[导读：2019年5月16日，立陶宛数据保护监管机构（State Data Protection Inspectorate）对互联网支付公司MisterTango违反《通用数据保护条例》（General Data Protection Regulation, GDPR）的行为处以61500欧元的罚款，这是立陶宛的首张GDPR罚单。立陶宛监管机构此次所作出的处罚除警示其它企业外，同时彰显了立陶宛对数据泄露的严格监管态度，尤其是金融领域的敏感信息。
本文源自Global Data Review网站，原文如下：
Lithuania"s data protection authority has fined a payments processing company for breaching three provisions of the GDPR.
The State Data Protection Inspectorate has levied a €61,500 fine against fintech company MisterTango for inappropriate data processing, disclosing personal data and failing to report a breach, it said today. The authority said that the fine should be seen as a “significant signal to other companies”.
MisterTango suffered a data breach in July 2018, when its customers’ personal information became available online. More than 9,000 screenshots of banking transactions also appeared online, according to the authority.
Observers said it is not yet clear whether the disclosure happened as a result of a technical error or a hack, though the company claims it was the former.
The company also failed to inform the regulator about the data breach within the 72-hour period dictated by the GDPR, an Inspectoratepress release said.
The regulator found that the company accesses and collects more personal data than is necessary to execute payments since it collects detailed financial information alongside each payment. The authority argued that MisterTango should only be collecting data which is necessary to process the transaction, such as account numbers and payment details.
A single employee was responsible for security andinformation management at the company, which meant that the company could not implement proper data protection policies, the regulator said.
The enforcer also said that the case should prompt other companies to “pay more attention to the management of data security breaches and cooperation with the supervisory authority during investigations”.
Andrius Iškauskas, a partner at WINT in Vilnius, told GDR that MisterTango’s failure to inform the regulator was the company’s “biggest mistake”.
The regulator may have also increased the fine because screenshots posted online during the data breach contained confidential banking information as well as personal data, Iškauskas said. He also noted that the press release did not state that the breach caused any actual harm, and as such the fine could be seen as “too stern”.
Vytautas Mizaras, a partner at Ellex Valiunas in Vilnius, said that the fine is “higher than expected”, given that it is not clear whether the leaked data reached third parties and that MisterTango could have easily corrected some of its issues.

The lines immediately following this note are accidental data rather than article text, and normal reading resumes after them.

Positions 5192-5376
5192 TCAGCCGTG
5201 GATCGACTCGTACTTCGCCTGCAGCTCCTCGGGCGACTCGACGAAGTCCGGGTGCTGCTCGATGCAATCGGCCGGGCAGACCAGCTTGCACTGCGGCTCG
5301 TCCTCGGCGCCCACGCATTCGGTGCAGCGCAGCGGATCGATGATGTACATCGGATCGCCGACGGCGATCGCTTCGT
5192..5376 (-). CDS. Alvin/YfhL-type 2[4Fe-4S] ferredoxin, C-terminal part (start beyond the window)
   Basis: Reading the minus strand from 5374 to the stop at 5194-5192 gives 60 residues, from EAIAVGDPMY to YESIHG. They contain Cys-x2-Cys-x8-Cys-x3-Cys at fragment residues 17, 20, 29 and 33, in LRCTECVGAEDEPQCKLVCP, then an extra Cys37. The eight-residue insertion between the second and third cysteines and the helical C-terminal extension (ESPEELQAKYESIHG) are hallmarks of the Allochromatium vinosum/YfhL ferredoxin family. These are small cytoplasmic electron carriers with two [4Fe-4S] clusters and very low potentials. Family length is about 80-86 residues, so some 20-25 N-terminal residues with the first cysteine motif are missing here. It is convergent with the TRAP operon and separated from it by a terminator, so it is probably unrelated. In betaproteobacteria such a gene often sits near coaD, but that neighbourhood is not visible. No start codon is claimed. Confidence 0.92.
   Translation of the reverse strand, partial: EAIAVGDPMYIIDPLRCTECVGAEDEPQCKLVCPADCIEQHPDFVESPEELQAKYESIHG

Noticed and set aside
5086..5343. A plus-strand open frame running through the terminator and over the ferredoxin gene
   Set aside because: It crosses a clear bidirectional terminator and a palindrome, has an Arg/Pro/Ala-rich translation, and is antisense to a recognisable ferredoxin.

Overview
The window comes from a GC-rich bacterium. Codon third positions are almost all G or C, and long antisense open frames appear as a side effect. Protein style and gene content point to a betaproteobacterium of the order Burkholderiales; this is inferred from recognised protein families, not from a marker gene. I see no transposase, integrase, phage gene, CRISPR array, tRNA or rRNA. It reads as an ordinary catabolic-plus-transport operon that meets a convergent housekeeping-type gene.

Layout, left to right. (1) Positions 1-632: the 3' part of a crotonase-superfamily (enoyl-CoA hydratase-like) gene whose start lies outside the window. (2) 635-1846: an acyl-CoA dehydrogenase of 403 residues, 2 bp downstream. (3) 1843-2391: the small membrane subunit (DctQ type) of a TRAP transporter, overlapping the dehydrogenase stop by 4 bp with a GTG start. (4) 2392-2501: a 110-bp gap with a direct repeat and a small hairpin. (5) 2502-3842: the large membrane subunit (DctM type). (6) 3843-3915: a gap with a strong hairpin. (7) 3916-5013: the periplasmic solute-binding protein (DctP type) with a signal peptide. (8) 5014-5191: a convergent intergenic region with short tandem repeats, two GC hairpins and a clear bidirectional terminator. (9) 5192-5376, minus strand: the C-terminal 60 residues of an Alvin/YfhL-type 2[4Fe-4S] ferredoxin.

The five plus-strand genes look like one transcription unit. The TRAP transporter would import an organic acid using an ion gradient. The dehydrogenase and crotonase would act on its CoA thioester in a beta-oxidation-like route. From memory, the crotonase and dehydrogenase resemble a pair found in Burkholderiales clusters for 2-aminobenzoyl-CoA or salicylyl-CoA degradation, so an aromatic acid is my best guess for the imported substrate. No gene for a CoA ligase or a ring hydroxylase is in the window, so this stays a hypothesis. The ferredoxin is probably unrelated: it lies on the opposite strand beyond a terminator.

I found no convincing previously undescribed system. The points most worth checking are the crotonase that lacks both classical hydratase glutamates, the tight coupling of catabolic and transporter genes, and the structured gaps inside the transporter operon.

The authority’s decision to issuesuch a penalty, Mizaras said, demonstrates that it takes a “strict view” on data breaches, particularly those involving financial information.
Rimtis Puišys, a partner at Eversheds Saladžius inVilnius, said that the incident represents “quite a major breach”, and that the authority’s reaction demonstrates its seriousness. The regulator has previously focused on consultation rather than fines, he said. The leak of sensitive financial data also likely increased the fine, he said.
Though MisterTango is entitled to appeal to the Lithuanian administrative court, given the apparently clear findings of the regulators’ investigation, the company may struggle to succeed if it chooses to do so, Puišys said.
Mindaugas Civilka, a partner at TGS Baltic in Vilnius, said that MisterTango may be successful "in at least partially challenging the decision", if it can demonstrate that it has "immediately addressed the incident and eradicated all potential consequences".
A MisterTango spokesperson told GDR that it plans to appeal the decision and that it disagrees with the Inspectorate’s findings.
“An audit by the Lithuanian bank concluded that there was no danger to extended financial data of our customers and because there was no breach, according to the GDPR, we did not have to inform our customers,” the spokesperson said. “We think that the fine is inadequate for the extent of the breach and the diligence of the investigation.”
Only 58 of the customer’s emails became publicly accessible and were never actually accessed, “to the best of [the company’s] knowledge”, he said.
MisterTango also suffered a €30,400 fine in 2018 for failure to comply with money laundering regulations.